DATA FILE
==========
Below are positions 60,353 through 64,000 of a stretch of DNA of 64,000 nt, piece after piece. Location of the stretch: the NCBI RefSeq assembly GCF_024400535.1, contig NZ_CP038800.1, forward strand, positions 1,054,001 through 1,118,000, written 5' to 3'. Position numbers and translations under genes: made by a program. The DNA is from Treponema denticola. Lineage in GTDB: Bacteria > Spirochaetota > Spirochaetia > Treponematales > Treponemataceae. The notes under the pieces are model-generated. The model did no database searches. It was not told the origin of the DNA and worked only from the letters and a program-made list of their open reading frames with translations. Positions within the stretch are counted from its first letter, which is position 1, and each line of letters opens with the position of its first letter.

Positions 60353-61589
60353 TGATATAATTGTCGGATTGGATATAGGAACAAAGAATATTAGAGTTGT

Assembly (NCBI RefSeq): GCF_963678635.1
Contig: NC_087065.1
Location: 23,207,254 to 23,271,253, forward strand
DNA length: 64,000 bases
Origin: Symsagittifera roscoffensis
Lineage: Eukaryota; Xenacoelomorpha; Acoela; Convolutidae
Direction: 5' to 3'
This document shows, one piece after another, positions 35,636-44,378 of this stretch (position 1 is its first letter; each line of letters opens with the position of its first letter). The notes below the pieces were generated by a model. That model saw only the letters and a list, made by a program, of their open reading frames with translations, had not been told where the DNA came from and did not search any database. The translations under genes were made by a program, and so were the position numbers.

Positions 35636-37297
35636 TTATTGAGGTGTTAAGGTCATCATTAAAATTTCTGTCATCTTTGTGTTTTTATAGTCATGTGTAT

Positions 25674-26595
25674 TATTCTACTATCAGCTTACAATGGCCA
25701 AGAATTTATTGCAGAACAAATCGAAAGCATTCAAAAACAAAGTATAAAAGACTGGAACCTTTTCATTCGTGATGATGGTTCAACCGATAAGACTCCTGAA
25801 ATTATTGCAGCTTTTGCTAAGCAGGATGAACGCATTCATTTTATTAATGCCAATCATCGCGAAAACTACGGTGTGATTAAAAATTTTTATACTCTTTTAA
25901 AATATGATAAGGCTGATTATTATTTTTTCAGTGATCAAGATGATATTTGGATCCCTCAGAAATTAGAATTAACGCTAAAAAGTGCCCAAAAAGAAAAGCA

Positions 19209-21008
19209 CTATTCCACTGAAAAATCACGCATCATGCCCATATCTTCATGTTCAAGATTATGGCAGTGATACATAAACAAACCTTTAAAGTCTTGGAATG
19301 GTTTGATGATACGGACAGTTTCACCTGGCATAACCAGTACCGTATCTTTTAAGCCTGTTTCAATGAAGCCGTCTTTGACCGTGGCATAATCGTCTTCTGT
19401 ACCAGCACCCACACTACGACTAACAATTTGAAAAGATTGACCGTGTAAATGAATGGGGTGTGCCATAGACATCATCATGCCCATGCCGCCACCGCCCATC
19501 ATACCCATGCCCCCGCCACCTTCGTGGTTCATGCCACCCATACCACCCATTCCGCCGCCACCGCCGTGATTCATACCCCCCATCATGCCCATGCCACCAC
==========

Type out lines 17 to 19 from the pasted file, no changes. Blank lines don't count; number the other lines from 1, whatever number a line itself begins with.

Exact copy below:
25801 ATTATTGCAGCTTTTGCTAAGCAGGATGAACGCATTCATTTTATTAATGCCAATCATCGCGAAAACTACGGTGTGATTAAAAATTTTTATACTCTTTTAA
25901 AATATGATAAGGCTGATTATTATTTTTTCAGTGATCAAGATGATATTTGGATCCCTCAGAAATTAGAATTAACGCTAAAAAGTGCCCAAAAAGAAAAGCA

Positions 19209-21008